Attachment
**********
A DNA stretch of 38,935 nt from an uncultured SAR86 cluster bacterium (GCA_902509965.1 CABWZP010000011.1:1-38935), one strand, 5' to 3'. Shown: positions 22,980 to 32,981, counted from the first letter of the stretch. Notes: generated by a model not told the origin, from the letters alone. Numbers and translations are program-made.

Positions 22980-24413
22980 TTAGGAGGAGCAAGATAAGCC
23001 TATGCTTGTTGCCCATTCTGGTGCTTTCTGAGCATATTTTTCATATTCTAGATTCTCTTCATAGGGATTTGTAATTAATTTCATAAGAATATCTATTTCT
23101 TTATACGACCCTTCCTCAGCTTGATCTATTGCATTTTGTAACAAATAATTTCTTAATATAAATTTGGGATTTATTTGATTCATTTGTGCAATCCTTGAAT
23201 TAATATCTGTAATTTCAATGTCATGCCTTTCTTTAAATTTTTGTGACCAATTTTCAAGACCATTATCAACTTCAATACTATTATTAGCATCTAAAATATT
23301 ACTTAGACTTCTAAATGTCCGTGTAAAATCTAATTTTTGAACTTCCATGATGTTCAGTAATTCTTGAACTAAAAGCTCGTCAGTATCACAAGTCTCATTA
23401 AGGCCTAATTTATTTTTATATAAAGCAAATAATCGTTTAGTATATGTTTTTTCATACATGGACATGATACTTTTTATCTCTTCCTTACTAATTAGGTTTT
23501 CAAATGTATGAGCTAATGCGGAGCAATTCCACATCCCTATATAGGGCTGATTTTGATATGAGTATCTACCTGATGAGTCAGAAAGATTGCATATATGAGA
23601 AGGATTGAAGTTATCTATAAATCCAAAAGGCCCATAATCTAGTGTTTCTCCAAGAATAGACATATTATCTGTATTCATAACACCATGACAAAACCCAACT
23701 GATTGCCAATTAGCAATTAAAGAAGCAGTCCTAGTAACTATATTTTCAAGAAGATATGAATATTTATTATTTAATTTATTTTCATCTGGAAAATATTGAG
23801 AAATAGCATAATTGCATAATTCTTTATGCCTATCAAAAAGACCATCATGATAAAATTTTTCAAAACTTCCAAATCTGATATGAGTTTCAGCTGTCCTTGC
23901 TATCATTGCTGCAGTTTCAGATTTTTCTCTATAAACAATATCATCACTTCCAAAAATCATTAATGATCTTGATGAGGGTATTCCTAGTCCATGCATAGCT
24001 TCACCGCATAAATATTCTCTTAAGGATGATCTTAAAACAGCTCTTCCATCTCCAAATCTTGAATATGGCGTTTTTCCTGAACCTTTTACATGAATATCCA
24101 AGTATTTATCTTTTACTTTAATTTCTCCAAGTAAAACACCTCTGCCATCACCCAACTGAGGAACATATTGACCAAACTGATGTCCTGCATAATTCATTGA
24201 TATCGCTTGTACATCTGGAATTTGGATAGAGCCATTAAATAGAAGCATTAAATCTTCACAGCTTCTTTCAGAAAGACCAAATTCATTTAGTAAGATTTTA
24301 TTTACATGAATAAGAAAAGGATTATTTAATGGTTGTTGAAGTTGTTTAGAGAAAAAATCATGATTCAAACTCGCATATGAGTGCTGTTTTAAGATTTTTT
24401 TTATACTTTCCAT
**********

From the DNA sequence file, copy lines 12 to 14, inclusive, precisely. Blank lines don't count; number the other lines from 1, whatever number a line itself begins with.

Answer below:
23801 AAATAGCATAATTGCATAATTCTTTATGCCTATCAAAAAGACCATCATGATAAAATTTTTCAAAACTTCCAAATCTGATATGAGTTTCAGCTGTCCTTGC
23901 TATCATTGCTGCAGTTTCAGATTTTTCTCTATAAACAATATCATCACTTCCAAAAATCATTAATGATCTTGATGAGGGTATTCCTAGTCCATGCATAGCT
24001 TCACCGCATAAATATTCTCTTAAGGATGATCTTAAAACAGCTCTTCCATCTCCAAATCTTGAATATGGCGTTTTTCCTGAACCTTTTACATGAATATCCA